Sensor 120 can be used for forming three dimensional echocardiograms by tracking a handheld ultrasound scanner head. In still another application, sensor 120 can be associated with a particular body part for the purpose of conducting biomechanical studies. Still another application involves the monitoring of the body movements of an invalid for the purpose of creating a nonverbal communication system or providing a technique for remotely controlling various devices with nonverbal communicative body motion. Still another application is the production of data gloves, devices that allow hand movement to be translated into a virtual environment. Another application is the tracking of head movements for use in virtual reality headsets. Still another application is a 3 dimensional mouse for navigating in multidimensional databases or as a tool for use with VRML, a 3 dimensional file format popular on the Internet.
Following is a list of documents providing mathematical and related background discussion and as referred to above by number:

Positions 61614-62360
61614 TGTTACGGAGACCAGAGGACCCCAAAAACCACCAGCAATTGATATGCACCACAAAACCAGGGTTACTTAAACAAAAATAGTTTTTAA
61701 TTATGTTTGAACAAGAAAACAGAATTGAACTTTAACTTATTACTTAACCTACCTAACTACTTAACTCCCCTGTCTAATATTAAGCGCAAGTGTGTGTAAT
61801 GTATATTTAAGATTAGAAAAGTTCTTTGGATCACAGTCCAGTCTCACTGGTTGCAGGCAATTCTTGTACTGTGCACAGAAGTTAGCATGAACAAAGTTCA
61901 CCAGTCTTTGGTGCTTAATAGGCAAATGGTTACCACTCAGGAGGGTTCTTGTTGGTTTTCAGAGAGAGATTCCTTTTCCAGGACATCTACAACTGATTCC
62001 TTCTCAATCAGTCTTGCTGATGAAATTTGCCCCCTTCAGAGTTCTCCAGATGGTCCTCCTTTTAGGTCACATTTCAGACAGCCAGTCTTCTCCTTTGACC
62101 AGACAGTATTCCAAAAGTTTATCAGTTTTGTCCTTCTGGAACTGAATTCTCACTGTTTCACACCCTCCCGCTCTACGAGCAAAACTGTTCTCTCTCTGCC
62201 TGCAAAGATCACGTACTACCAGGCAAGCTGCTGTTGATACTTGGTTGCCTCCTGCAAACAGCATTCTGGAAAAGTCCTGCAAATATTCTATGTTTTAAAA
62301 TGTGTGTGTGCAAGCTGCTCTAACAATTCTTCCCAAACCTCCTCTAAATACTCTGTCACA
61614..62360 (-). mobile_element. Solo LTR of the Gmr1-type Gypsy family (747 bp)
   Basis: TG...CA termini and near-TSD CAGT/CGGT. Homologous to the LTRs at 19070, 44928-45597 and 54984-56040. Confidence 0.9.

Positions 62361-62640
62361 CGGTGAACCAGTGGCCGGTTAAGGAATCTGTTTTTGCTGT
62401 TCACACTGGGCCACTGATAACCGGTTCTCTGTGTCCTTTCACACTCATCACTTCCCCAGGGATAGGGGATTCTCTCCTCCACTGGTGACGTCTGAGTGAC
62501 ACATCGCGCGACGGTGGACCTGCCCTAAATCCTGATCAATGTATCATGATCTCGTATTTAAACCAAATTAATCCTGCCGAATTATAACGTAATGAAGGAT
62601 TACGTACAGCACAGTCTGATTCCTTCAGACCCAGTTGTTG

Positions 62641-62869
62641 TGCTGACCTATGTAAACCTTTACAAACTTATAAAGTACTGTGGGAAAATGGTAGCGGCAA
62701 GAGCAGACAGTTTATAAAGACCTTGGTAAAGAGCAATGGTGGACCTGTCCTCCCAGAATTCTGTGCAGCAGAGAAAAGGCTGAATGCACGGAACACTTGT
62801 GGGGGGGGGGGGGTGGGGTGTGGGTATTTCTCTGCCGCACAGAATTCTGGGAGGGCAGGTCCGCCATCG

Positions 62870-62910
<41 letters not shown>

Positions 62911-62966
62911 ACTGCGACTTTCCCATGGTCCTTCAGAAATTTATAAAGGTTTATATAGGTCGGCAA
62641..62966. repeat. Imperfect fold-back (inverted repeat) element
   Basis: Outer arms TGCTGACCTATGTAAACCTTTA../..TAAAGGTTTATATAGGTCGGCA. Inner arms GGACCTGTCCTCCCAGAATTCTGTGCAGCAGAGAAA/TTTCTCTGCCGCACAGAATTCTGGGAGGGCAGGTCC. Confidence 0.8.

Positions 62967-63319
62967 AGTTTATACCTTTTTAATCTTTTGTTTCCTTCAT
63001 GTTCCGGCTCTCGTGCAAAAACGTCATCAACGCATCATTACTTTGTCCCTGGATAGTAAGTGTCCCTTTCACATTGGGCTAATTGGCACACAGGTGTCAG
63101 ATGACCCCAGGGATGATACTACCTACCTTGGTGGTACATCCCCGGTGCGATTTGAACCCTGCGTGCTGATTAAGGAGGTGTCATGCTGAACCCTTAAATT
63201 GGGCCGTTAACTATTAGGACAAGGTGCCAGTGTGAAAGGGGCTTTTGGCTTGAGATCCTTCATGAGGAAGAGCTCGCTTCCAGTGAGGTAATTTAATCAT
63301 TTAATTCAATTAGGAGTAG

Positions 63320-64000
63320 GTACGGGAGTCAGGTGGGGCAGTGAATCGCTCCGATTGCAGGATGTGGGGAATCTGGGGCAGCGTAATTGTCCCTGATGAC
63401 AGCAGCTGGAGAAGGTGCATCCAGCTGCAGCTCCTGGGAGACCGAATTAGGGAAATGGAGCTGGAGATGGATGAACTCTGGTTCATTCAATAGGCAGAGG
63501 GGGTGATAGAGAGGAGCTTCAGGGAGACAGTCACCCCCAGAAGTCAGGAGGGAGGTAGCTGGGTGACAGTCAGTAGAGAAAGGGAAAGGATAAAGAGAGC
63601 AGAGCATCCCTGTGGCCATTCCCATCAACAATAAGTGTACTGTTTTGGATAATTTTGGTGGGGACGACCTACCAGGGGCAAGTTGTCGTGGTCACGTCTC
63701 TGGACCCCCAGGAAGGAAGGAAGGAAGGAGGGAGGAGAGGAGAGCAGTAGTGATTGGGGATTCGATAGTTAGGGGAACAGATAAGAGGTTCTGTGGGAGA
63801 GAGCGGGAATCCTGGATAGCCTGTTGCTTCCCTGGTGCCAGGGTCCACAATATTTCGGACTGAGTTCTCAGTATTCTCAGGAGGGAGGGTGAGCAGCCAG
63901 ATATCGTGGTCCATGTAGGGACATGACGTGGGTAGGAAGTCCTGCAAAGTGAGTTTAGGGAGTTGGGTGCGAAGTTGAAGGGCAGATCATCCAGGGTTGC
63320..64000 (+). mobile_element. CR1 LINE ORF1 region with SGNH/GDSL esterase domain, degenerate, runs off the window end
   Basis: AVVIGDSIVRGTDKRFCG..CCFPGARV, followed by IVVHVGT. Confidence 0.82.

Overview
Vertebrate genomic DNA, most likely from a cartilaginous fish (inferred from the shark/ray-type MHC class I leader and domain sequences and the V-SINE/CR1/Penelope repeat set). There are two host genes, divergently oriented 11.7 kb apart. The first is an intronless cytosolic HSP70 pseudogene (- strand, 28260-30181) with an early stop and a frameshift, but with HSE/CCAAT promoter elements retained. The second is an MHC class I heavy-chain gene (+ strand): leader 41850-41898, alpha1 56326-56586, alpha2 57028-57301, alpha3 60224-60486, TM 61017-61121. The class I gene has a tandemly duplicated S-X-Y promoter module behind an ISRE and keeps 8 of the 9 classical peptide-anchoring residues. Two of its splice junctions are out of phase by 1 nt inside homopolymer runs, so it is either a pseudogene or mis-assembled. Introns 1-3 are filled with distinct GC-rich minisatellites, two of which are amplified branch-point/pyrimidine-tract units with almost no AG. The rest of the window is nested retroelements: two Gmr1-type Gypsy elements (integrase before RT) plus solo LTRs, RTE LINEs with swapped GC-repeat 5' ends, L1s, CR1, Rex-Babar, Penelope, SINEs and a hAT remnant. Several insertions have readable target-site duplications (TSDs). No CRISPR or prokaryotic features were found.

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(4) More , Jorge J., Cosnard, Michel Y. "ALGORITHM 554, BRENTM, A Fortran Subroutine for the Numerical Solution of Systems of Nonlinear Equations." ACM Transactions on Mathematical Software, Vol. 6, No. 2, June 1980, pages 240251.
(5) Schnabel, Robert B., Frank, Paul D. "Tensor Methods for Nonlinear Equations." SIAM Journal on Numerical Analysis, Vol. 21 No. 5, October 1984, pages 815843.
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(9) Vrahatis, Michael N. "Solving Systems of Nonlinear Equations Using the Nonzero Value of the Topological Degree." ACM Transactions on Mathematical Software, Vol. 14, No. 4, December 1988, pages 312329.
(10) Kearfott, R. Baker, "Interval Arithmetic Techniques in the Computational Solution of Nonlinear Systems of Equations: Introduction, Examples, and Comparisons." Lectures in Applied Mathematics, American Mathematical Society, Vol. 26, 1990.
(11) Press, William H., Teukolsky, Saul A., Vetterling, William T., Flannery, Brian P. "Numerical Recipes in FORTRAN, The Art of Scientific Computing, Second Edition." Cambridge University Press, 1992.
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Although specific constructions have been presented herein, it is to be understood that these are for illustrative purposes only. Various modifications and adaptations will be apparent to those of skill in the art. In view of possible modifications, it will be appreciated that the scope of the present invention should be determined by reference to the claims appended hereto.